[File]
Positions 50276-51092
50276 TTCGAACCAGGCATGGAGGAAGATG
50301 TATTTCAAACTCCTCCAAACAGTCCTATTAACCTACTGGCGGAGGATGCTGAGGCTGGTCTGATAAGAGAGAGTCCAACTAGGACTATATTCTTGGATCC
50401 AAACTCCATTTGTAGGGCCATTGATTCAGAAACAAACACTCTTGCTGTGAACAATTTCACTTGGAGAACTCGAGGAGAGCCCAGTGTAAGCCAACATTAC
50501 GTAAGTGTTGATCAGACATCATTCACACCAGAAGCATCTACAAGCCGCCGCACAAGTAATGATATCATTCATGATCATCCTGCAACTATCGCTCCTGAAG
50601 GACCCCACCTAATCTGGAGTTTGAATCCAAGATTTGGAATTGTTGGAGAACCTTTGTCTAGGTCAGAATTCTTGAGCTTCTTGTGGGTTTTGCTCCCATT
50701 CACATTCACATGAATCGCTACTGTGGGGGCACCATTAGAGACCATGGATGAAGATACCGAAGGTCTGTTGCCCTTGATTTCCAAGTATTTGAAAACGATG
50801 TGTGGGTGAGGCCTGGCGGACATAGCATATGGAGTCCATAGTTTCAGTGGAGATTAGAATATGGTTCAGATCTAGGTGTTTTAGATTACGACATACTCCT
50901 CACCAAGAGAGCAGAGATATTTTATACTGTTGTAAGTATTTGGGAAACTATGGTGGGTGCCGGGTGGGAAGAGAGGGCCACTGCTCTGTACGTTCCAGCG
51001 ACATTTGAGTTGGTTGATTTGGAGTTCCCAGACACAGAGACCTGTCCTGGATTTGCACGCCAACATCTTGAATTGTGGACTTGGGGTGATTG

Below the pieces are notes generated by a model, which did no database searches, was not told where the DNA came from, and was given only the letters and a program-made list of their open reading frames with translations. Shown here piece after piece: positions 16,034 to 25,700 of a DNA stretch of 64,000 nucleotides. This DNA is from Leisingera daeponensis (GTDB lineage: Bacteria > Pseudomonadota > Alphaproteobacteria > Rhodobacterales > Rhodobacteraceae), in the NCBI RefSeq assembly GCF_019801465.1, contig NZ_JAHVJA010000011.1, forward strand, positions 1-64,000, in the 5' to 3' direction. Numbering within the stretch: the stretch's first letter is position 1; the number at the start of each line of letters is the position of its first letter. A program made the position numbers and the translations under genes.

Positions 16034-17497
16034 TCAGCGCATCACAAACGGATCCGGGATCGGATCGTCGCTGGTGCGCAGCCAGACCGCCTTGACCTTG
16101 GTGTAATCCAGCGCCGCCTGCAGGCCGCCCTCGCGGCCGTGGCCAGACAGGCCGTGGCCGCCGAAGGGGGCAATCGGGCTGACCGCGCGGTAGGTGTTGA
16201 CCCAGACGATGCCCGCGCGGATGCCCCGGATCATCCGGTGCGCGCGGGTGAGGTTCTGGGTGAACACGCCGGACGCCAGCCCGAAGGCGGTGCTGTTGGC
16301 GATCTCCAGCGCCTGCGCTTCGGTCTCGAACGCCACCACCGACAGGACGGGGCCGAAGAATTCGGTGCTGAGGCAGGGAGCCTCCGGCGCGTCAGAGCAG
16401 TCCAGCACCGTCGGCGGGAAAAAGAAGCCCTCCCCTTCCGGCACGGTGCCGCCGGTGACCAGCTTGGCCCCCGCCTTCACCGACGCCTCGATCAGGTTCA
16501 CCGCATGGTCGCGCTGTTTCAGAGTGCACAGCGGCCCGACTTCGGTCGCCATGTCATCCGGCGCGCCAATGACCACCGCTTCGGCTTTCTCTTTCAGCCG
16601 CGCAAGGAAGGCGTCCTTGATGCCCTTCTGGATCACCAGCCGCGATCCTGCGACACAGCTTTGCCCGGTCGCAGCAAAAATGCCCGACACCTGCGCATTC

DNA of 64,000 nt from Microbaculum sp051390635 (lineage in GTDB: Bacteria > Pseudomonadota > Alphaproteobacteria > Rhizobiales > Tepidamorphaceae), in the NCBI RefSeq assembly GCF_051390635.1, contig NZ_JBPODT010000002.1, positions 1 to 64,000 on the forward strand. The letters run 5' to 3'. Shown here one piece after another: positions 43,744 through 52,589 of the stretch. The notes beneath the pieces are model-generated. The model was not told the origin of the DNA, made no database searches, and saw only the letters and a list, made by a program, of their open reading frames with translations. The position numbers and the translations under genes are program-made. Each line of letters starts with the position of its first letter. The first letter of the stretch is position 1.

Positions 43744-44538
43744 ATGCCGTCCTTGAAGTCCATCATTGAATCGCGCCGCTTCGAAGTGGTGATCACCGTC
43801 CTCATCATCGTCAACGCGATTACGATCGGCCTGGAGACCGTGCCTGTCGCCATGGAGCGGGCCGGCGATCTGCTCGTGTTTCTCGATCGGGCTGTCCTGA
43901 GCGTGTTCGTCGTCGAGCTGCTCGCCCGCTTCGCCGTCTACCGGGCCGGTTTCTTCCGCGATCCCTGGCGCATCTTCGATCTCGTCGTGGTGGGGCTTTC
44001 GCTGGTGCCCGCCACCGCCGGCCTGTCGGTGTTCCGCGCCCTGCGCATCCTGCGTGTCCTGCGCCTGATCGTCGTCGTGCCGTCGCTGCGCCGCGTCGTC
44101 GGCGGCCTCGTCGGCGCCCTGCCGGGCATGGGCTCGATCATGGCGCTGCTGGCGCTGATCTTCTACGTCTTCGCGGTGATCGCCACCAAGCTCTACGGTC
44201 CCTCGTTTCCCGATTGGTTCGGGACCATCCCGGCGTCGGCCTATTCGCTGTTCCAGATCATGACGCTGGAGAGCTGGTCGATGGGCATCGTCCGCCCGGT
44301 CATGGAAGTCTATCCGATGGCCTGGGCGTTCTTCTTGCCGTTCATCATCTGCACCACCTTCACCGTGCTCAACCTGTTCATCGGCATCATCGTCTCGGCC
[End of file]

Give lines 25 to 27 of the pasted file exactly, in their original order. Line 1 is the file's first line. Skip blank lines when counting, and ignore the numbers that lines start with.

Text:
44001 GCTGGTGCCCGCCACCGCCGGCCTGTCGGTGTTCCGCGCCCTGCGCATCCTGCGTGTCCTGCGCCTGATCGTCGTCGTGCCGTCGCTGCGCCGCGTCGTC
44101 GGCGGCCTCGTCGGCGCCCTGCCGGGCATGGGCTCGATCATGGCGCTGCTGGCGCTGATCTTCTACGTCTTCGCGGTGATCGCCACCAAGCTCTACGGTC
44201 CCTCGTTTCCCGATTGGTTCGGGACCATCCCGGCGTCGGCCTATTCGCTGTTCCAGATCATGACGCTGGAGAGCTGGTCGATGGGCATCGTCCGCCCGGT